The Lindsell Train founders are putting succession plans in place but not leaving anytime soon.
Investment veterans Nick Train and Michael Lindsell have pledged to run portfolios for at least another seven years.
Aged 63 and 62, they manage together Lindsell Train Global Equity and the Lindsell Train Investment Trust. Train also manages Lindsell Train UK Equity and its sister trust Finsbury Growth & Income, while Lindsell also manages Lindsell Train Japanese Equity. They founded investment firm Lindsell Train Limited in 2000.
Writing in the Lindsell Train Investment Trust’s annual reports, chair Julian Cazalet said: “Lindsell Train Limited has for some years been taking steps to improve the durability of its business and is implementing some important initiatives, with particular focus on succession.
“Both Nick Train and Michael Lindsell plan to continue to be actively involved in portfolio management and running the business for at least another seven years, but since 2010 have built up a strong pool of investment talent.”
There are now five additional members of the investment team, including a portfolio manager and two deputy portfolio managers.
James Bullock manages the newly launched Lindsell Train North American Equity fund, the first strategy not run by Train or Lindsell.
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Michael Lim, a director of Lindsell Train with 21 years at the firm, is passing on his chief operating officer responsibilities to Joss Saunders, who joined the company in May 2021.
Cazalet adds: “All are progressing well and taking on more responsibility. Within operations and marketing, a similar line-up of talent is in place to assume additional responsibilities as long-standing employees lessen their involvement.”
The firm has been recruiting to bolster all aspects of its business with the result that its employees now number 25, up from 19 at this time last year, according to Cazalet.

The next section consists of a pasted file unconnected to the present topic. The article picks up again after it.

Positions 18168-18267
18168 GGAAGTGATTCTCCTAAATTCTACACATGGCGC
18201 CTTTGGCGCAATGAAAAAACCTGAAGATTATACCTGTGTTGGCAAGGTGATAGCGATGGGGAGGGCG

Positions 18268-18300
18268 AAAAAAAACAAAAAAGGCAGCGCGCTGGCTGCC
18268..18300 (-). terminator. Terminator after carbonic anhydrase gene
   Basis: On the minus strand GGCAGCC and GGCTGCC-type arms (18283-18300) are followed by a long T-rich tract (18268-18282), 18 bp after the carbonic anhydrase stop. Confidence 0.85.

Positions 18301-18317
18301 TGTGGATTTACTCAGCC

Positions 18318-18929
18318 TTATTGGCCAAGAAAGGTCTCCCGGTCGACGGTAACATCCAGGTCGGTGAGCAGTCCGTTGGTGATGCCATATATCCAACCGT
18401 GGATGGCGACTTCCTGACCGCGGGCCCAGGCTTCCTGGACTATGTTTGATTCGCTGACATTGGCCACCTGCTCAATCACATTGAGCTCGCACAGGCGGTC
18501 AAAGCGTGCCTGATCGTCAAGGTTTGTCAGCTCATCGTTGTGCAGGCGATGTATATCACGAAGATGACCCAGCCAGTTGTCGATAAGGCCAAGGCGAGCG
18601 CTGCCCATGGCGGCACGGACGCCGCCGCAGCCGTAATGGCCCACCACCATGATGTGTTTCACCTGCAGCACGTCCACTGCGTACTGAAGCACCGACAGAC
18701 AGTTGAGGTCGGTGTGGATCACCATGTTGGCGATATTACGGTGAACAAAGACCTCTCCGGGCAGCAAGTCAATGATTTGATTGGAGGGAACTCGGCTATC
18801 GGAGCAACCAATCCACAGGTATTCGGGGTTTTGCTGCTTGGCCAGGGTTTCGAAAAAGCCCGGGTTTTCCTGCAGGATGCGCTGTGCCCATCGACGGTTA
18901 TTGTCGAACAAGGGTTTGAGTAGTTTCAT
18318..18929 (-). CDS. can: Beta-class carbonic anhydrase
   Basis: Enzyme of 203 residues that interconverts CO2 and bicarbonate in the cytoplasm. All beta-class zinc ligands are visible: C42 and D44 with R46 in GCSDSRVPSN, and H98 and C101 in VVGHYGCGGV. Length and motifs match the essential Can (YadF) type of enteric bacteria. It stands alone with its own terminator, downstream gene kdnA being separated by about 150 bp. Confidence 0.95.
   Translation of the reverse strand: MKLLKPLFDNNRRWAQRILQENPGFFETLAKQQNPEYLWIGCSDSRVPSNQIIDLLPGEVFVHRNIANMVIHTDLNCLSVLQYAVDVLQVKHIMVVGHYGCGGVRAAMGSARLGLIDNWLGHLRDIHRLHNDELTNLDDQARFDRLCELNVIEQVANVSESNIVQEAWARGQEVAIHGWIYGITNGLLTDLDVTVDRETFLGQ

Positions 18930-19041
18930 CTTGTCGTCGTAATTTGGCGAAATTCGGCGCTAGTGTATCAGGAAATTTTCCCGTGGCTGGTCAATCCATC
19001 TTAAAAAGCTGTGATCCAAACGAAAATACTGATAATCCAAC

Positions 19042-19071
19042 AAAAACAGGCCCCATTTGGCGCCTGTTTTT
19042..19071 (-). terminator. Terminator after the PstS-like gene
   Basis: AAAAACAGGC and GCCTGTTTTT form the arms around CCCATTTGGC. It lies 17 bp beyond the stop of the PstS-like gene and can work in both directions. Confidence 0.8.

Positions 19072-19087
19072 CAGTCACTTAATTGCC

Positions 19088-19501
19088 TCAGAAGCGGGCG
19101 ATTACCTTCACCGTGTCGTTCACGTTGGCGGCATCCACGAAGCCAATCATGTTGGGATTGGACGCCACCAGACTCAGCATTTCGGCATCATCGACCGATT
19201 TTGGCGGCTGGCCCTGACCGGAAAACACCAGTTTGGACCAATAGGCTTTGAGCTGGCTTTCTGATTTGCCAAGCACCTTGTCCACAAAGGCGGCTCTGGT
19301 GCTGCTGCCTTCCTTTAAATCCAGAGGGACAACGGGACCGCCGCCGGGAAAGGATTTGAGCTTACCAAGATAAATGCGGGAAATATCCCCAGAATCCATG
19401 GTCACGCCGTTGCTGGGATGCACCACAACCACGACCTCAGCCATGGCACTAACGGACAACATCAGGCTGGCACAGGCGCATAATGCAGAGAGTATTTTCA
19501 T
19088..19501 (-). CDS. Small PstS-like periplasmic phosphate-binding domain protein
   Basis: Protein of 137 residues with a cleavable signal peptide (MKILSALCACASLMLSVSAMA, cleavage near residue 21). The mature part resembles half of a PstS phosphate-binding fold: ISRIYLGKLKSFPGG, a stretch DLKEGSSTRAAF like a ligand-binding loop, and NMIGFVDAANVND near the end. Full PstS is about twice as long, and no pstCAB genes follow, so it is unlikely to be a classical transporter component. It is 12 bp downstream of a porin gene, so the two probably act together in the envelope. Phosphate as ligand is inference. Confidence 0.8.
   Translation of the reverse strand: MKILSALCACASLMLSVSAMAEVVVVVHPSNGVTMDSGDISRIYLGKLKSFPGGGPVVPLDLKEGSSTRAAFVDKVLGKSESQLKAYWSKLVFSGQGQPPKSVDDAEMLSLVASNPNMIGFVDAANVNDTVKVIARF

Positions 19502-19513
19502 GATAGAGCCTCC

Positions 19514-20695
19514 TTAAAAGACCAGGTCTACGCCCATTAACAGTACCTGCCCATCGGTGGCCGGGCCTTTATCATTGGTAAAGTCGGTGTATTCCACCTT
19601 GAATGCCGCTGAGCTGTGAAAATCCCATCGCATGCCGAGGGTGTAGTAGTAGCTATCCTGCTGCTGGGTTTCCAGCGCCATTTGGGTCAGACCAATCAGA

In the year to 31 March 2022, Lindsell Train Investment Trust showed a net asset value (NAV) decline of 2.3% versus a rise of 15.4% for its benchmark, the MSCI World Index. The trust’s share price return fell further, down 20%. This was due to its high premium of 20% falling to a discount of 0.8% over the 12-month period.
A lack of exposure to “big tech”, as well as the energy and financial sectors, and a valuation cut for the investment trust’s fund management firm, were the key factors behind Lindsell Train’s investment trust’s notable underperformance over its latest financial year.
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Train said he was “displeased” with how the trust had performed over the one-year period. He notes that the business performance of the companies held is more promising than the market is giving them credit for.
He said: “Our investment approach is based on owning durable and predictable companies, while avoiding the speculative and cyclical ones – which often do offer rapid growth, at least for a period.
“The idea is that steady dependability is rarely highly valued, because investors are, as a generalisation, too busy trying to identify the next Tesla or trying to time the next gyration of the economic cycle.
“As a result – so our argument and historic track record asserts – you can be well-rewarded over time for holding what others regard as boring. We hope this remains the case.”
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